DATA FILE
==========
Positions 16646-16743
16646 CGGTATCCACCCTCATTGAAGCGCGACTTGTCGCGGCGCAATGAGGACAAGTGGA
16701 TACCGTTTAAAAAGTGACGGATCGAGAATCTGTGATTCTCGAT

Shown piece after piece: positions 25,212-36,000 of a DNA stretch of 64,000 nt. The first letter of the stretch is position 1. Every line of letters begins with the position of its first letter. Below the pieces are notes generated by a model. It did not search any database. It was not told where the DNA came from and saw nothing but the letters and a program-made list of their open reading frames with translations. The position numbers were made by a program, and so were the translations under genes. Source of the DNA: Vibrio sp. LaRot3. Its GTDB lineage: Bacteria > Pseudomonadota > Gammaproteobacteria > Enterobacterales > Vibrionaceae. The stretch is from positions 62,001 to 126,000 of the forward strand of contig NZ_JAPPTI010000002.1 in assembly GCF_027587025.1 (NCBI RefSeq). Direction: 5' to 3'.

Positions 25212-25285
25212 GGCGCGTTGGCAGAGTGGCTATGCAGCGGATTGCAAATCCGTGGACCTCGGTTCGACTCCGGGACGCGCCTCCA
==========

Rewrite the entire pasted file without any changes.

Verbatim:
Positions 16646-16743
16646 CGGTATCCACCCTCATTGAAGCGCGACTTGTCGCGGCGCAATGAGGACAAGTGGA
16701 TACCGTTTAAAAAGTGACGGATCGAGAATCTGTGATTCTCGAT

Shown piece after piece: positions 25,212-36,000 of a DNA stretch of 64,000 nt. The first letter of the stretch is position 1. Every line of letters begins with the position of its first letter. Below the pieces are notes generated by a model. It did not search any database. It was not told where the DNA came from and saw nothing but the letters and a program-made list of their open reading frames with translations. The position numbers were made by a program, and so were the translations under genes. Source of the DNA: Vibrio sp. LaRot3. Its GTDB lineage: Bacteria > Pseudomonadota > Gammaproteobacteria > Enterobacterales > Vibrionaceae. The stretch is from positions 62,001 to 126,000 of the forward strand of contig NZ_JAPPTI010000002.1 in assembly GCF_027587025.1 (NCBI RefSeq). Direction: 5' to 3'.

Positions 25212-25285
25212 GGCGCGTTGGCAGAGTGGCTATGCAGCGGATTGCAAATCCGTGGACCTCGGTTCGACTCCGGGACGCGCCTCCA